Through the integration of a population health reimbursement model in 2020, Allina Health Cancer Institute was able to implement expanded screening initiatives through the use of artificial intelligence and precision medicine, according to Mike Koroscik, MBA, MHA, vice president of oncology, Allina Health.
Through the integration of a population health reimbursement model in 2020, Allina Health Cancer Institute, in Minnesota, was able to implement expanded screening initiatives through the use of artificial intelligence (AI) and precision medicine, thereby precipitating earlier cancer detection and improving patient outcomes.
At the recent Association of Community Cancer Centers 40th National Oncology Conference, Mike Koroscik, MBA, MHA, vice president of oncology, Allina Health and the Allina Health Cancer Institute, discussed these noteworthy developments and challenges the comprehensive cancer center encountered, such as ensuring a return on investment (ROI).
How have AI and precision medicine been utilized to improve early cancer detection and patient outcomes?
I'm excited about artificial intelligence in helping us in oncology. The future is finally here. For example, in radiology, we have AI now looking at overreads and reading the scans and just tapping the shoulder on the radiologist and saying, “We saw something, just look some more.” That has caught some undetected lung cancer, but also moving to breast cancer and other pieces. Also, the ability of AI to go into the medical record and go way upstream to find screening opportunities, but also to help us, for example, in lung cancer, to do all the reminders and make sure that patients are not falling through the cracks. This and in many other ways, too, artificial intelligence, or AI, is truly transforming early health, early cancer care detection, and surveillance.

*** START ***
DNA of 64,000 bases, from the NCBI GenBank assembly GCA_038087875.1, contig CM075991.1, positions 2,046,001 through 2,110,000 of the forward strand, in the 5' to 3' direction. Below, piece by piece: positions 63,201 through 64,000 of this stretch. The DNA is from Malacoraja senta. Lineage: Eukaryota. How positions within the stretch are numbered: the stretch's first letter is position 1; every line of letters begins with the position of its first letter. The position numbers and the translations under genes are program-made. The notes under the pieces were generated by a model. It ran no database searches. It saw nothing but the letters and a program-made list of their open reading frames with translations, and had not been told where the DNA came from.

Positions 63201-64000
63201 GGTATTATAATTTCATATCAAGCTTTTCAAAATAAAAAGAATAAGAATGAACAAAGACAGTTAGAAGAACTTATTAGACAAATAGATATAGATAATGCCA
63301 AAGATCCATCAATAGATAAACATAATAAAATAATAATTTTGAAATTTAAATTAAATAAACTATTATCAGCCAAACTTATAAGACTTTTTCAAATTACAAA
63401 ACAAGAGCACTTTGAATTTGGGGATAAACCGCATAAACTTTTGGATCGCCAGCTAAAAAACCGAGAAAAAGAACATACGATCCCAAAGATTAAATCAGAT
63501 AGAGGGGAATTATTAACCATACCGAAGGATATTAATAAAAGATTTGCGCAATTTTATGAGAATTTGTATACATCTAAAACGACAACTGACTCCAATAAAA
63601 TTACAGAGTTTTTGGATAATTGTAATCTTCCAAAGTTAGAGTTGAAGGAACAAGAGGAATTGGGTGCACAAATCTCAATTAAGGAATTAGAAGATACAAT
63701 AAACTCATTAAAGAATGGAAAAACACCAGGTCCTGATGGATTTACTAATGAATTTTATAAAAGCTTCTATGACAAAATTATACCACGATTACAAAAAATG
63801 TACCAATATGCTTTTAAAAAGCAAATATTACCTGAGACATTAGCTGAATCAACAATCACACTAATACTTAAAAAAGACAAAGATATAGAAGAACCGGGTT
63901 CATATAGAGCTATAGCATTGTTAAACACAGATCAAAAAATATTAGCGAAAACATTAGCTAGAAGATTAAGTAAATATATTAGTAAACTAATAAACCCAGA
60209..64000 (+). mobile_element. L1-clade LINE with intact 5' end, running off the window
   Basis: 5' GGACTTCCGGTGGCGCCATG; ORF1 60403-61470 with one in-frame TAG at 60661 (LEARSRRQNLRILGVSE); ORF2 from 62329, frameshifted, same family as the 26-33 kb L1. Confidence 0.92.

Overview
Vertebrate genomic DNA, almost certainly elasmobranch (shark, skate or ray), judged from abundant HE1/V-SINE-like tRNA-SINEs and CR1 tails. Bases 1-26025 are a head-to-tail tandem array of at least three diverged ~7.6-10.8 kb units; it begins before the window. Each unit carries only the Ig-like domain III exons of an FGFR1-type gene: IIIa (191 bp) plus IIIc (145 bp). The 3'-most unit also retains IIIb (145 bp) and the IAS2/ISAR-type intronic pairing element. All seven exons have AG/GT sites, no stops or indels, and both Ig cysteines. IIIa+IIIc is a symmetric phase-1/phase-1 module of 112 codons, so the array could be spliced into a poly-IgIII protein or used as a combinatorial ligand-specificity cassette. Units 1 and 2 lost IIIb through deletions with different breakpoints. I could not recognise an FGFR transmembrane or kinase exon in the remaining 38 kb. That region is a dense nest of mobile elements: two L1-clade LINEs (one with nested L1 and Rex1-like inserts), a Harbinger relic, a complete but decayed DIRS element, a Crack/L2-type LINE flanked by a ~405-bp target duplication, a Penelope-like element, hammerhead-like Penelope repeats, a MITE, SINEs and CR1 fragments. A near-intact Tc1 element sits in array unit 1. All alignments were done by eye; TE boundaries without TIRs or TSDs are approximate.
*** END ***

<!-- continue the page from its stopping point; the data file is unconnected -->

How has Allina Health overcome challenges to implementing expanded screening technologies and strategies?
In any new technology, we have to show the ROI. I want it to complement what we currently have, and it can be able that it actually grows and addresses patient care. You know, in these tough economic times, with all these headwinds, too, you have to have a stronger return on investment. For us, as we move from volume to value and really enhancing our population health imperatives, a lot of this new technology has taken us there. From AI-driven technology to the way we utilize data, from a population health perspective, we have to ensure that all stakeholders are involved. Also, that the patient is always in the room during these discussions, too. Let our stakeholders be the physicians, nursing, administration, and all aspects of the health system, saying this is why we need this and really addressing that why early on.